Pennsylvania Supreme Court Highlights Autism Acceptance Month: Announces Autism and the Courts Community Education Tour
April 11, 2023
Focused on reducing trauma and supporting children and families in the court system with an autism spectrum disorder (ASD), Pennsylvania Supreme Court Justice Kevin Dougherty, on behalf of the Court is once again promoting autism acceptance throughout the court system and encouraging judges and staff to join them in the effort.
“According to the latest numbers from the U.S. Centers for Disease Control, now one in 36 Pennsylvania children and more than five million adults nationwide are diagnosed with autism,” said Dougherty. “As the number continues to grow, so does our commitment to ensuring Pennsylvania’s courts are prepared to recognize, accept and meet the needs of all court users and their families.
“Pennsylvania is the first and only state in the nation focused on creating meaningful change for those with an ASD coming through the court system. We have the opportunity to be the starting point for new conversations and increased levels of understanding – that’s not something to be taken lightly. We must do everything we can to be the positive change that children and families need.”
To highlight the Court’s support for autism awareness and acceptance, Justice Dougherty has announced plans for an upcoming community education tour, during which he will visit county courts working to implement an autism-based focus in their courtrooms through innovative concepts including the use of environmental studies and sensory items.
In each of those counties, the Justice will also visit a community autism provider to educate them about the work of the courts while working to establish additional partnerships to benefit families and children within the court system.
“Three years ago, we started working on the idea that the courts could play a critical role in identifying and supporting the needs of neurodiverse families within the court system,” Dougherty said. “From that idea, we now have judges, staff and advocates working together to implement lasting change in the system.”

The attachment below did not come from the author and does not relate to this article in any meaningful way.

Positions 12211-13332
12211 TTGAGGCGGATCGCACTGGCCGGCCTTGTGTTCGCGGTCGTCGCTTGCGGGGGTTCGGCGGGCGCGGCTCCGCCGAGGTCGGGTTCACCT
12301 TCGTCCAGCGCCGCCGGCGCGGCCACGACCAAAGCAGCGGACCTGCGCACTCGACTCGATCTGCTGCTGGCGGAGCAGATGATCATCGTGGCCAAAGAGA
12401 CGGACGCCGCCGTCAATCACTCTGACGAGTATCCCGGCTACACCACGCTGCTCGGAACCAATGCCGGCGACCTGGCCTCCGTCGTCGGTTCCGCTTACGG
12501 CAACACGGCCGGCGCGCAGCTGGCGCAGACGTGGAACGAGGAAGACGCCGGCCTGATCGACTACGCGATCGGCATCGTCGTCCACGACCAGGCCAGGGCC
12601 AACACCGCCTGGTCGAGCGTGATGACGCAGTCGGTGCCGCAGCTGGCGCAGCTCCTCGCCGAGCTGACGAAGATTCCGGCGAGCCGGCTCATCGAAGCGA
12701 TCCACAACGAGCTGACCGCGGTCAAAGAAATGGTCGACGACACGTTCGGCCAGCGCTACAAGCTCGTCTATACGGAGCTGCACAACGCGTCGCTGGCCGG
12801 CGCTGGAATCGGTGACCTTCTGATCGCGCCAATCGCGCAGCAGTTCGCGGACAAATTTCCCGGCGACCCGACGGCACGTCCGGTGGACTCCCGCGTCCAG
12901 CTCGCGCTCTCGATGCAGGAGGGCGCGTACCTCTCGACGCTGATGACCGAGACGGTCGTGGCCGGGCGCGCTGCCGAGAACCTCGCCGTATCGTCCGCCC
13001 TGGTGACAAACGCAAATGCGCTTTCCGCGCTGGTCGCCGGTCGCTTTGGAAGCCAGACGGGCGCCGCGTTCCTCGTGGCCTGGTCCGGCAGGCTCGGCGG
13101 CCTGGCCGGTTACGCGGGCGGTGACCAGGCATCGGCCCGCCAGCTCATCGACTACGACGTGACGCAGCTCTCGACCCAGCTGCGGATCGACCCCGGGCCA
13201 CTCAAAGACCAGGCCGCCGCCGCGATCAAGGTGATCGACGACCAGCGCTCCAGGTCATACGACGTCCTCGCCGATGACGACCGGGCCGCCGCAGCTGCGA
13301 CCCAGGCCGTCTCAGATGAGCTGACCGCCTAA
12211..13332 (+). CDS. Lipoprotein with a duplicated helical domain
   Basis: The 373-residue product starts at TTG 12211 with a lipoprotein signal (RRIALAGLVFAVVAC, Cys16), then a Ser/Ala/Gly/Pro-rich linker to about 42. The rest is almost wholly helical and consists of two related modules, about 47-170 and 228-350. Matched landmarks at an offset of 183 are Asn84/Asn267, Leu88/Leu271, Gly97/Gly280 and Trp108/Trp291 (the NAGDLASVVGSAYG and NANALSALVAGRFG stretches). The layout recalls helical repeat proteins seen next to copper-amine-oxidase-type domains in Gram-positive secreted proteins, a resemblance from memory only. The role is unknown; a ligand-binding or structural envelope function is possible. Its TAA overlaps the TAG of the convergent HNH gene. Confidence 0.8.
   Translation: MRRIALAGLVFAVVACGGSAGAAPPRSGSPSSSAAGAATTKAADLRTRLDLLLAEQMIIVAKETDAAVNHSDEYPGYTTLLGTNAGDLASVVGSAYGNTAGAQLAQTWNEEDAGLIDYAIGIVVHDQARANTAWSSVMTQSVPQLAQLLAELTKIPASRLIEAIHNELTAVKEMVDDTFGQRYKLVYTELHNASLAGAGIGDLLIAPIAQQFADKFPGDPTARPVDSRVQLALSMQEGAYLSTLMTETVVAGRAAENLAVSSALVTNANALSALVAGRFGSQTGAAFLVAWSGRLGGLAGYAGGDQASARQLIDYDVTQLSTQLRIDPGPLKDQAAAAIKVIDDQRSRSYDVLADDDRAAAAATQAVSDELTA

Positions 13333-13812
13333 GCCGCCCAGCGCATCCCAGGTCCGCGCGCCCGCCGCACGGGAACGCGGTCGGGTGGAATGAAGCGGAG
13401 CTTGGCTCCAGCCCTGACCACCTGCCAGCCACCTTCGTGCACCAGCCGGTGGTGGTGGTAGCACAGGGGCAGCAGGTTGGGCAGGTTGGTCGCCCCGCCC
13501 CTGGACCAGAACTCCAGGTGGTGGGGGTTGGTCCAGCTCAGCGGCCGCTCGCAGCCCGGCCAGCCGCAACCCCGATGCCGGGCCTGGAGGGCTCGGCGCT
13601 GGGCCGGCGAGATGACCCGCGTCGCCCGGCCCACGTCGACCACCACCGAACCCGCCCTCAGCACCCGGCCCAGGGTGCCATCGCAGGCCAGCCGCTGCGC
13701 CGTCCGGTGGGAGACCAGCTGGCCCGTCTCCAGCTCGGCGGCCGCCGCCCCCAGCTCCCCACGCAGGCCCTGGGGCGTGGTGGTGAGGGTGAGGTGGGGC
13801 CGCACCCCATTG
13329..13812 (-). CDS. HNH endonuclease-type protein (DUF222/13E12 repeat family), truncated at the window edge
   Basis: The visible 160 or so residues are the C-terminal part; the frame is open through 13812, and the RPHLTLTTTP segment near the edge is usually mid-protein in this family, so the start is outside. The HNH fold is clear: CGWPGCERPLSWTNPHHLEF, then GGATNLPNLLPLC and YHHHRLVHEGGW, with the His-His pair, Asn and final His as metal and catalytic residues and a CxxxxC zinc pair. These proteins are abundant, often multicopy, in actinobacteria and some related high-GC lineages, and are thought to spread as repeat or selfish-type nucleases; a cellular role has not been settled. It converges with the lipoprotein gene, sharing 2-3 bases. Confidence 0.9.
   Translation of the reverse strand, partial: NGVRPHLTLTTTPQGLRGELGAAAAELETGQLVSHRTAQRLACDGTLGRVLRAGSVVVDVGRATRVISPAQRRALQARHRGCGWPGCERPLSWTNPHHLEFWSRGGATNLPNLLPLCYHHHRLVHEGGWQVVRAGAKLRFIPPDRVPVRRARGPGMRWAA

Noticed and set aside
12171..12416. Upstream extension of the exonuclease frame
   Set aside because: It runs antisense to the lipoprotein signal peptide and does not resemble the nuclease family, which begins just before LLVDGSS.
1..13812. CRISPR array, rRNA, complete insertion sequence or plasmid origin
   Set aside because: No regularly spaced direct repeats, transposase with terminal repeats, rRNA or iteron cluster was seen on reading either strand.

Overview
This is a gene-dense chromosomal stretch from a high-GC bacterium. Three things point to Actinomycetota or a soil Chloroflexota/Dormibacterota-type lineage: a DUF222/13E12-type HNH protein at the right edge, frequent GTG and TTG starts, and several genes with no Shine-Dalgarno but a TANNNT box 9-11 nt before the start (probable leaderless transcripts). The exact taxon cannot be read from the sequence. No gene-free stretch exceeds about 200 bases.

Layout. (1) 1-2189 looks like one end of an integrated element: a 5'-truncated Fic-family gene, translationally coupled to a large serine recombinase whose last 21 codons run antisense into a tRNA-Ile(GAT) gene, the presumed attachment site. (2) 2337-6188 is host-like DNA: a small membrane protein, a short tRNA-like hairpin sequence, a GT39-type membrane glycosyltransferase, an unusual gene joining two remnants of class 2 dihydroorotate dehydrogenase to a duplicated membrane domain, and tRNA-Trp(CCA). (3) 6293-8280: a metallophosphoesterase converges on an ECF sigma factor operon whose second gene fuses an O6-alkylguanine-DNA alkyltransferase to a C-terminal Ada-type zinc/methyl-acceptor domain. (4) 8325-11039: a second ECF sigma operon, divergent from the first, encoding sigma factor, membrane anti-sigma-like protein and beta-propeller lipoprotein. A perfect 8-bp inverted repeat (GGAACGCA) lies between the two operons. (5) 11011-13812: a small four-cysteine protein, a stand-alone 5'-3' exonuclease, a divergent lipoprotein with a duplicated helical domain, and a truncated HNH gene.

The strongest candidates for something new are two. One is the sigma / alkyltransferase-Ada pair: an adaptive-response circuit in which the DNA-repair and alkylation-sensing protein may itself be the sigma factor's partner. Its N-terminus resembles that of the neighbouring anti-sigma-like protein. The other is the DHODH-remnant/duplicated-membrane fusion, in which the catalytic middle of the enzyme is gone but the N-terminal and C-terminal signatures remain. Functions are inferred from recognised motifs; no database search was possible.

Throughout the month, the courts will be sharing information about autism and resources, services and support available statewide through its social media channels (Twitter @PaCourts, Facebook @Pennsylvaniacourts) and website.
In 2020, the Supreme Court signaled its commitment to Pennsylvanians with autism by forming a first-of-its-kind partnership with the Department of Human Services (DHS) to heighten the focus on helping judges better understand the necessary evaluations required for diagnosis, treatment and services for individuals with an ASD. More than 200 judges attended the first in-person training session held that year, indicating the interest and the need for the courts to focus on ASD.
Committed to moving the initiative forward, Dougherty and DHS developed a statewide virtual listening tour to hear first-hand about challenges faced in the system from medical professionals, service providers and individuals with autism alike as they sought access to justice. More than 1,200 individuals attended the virtual tour and heard from more than 60 justice system professional, self-advocates, parents and service providers statewide.
As part of this ongoing effort the courts have added information and resources for families supporting an individual with autism on the Pennsylvania Courts frequently asked questions page.
Since that time, Justice Dougherty has partnered with the Pennsylvania Courts’ Office of Children and Families in the Courts to create a taskforce known as the Autism in the Courts Taskforce. The taskforce is focused on providing increased training opportunities for judges, helping further identify gaps in the system for individuals with autism and intellectual disabilities and creating a local roadmap to resources and services.
For more information about the Autism and the Courts effort visit
Media contact: Stacey Witalec, 717-877-2997